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Your Environment. Your Health.

Progress Reports: Boston University: Mechanisms and Impacts of PCB Resistant Fish

Superfund Research Program

Mechanisms and Impacts of PCB Resistant Fish

Project Leader: Mark E. Hahn (Woods Hole Oceanographic Institution)
Co-Investigators: Sibel I. Karchner (Woods Hole Oceanographic Institution), Neelakanteswar Aluru (Woods Hole Oceanographic Institution)
Grant Number: P42ES007381
Funding Period: 1995-2020
View this project in the NIH Research Portfolio Online Reporting Tools (RePORT)

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Progress Reports

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The overall objective of this project is to understand the impact of long-term, multi-generational exposure to polychlorinated biphenyls (PCBs), a persistent organic pollutant. Dr. Mark Hahn and his team of researchers are studying a population of Atlantic killifish inhabiting New Bedford Harbor, MA (NBH), a Superfund site that is highly contaminated with PCBs. NBH killifish are much less sensitive to PCBs than killifish from a reference site, Scorton Creek (SC). PCBs cause toxicity in part by activating aryl hydrocarbon receptor (AHR) proteins.  Killifish have two AHRs (AHR1 and AHR2) and an AHR repressor (AHRR), a protein that inhibits AHRs. The specific objectives of their research are: 1) to understand the mechanisms by which NBH killifish are less sensitive to the developmental toxicity of DLCs that act through AHRs, and 2) to determine the impact of evolved dioxin resistance on the sensitivity to low oxygen (hypoxia).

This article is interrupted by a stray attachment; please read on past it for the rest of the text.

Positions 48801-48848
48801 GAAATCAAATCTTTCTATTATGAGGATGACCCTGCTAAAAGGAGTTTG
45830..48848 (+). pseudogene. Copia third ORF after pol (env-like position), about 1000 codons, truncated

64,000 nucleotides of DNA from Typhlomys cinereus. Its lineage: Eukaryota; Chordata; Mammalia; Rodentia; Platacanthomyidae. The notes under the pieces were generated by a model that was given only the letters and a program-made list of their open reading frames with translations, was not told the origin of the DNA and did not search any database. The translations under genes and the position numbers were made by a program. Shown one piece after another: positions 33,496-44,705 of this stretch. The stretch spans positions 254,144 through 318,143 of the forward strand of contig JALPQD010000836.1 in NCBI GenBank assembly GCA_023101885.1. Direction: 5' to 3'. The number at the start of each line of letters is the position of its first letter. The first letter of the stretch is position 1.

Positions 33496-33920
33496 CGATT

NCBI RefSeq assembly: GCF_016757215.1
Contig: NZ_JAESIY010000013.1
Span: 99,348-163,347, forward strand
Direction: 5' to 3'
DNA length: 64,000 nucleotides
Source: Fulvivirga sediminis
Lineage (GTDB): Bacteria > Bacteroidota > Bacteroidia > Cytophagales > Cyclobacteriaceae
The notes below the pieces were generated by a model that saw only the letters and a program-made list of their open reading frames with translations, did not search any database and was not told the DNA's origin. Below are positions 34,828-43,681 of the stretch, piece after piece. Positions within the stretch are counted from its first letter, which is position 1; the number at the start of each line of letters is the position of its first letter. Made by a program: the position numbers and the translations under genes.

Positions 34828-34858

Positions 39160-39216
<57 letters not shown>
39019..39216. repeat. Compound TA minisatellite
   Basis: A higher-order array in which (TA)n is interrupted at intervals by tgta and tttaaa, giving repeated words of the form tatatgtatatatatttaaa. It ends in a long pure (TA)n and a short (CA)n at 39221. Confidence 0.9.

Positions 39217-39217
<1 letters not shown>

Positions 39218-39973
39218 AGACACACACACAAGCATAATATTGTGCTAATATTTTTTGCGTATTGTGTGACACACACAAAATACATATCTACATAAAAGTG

Previously, the research team has identified two AHR2 variants that were more prevalent at NBH and two that were more prevalent at SC. Several experiments were formed to test the ability of each variant to activate transcription.  All four variants were able to activate transcription, and there were no dramatic differences in the sensitivity to the pollutants TCDD or PCB-126.

They also performed two experiments to compare the response of SC and NBH fish to PCB-126, either alone or in combination with hypoxia.  In the first experiment, embryos were exposed to PCB and sampled at 5, 10, and 15 days post fertilization. The result demonstrates that fish from NBH are still resistant to PCBs, despite the partial clean-up of the site, and shows that their previous results showing non-responsiveness of AHRR in NBH adults can be extended also to embryos.

In the second experiment, killifish larvae spawned from SC or NBH adults were exposed to PCB-126 (0, 10, 50, or 100 nM) in combination with one of four oxygen concentrations: ambient, 20%, 10%, or 5%.  NBH larvae were more sensitive to hypoxia (5%) as compared to SC fish.  Analysis of gene expression is in progress.

The team has continued to work with Margie Oleksiak (BU and Duke SBRPs) and Rich DiGiulio (Duke SBRP) to develop microarrays for measuring transcriptional changes in killifish embryos co-exposed to chemicals and hypoxia.  Arrays have been printed and are being used to analyze samples in hand.

This research explores how natural populations of animals respond to prolonged, high-level exposure to contaminants.  Dr. Hahn uses fish as models to investigate the mechanisms underlying differential sensitivity to the developmental toxicity of dioxin-like chemicals. The existence of dioxin-sensitive and dioxin-resistant populations of killifish provides a unique opportunity to understand the molecular mechanisms of differential dioxin sensitivity and the impact of evolved resistance on the sensitivity of fish to other environmental stressors.

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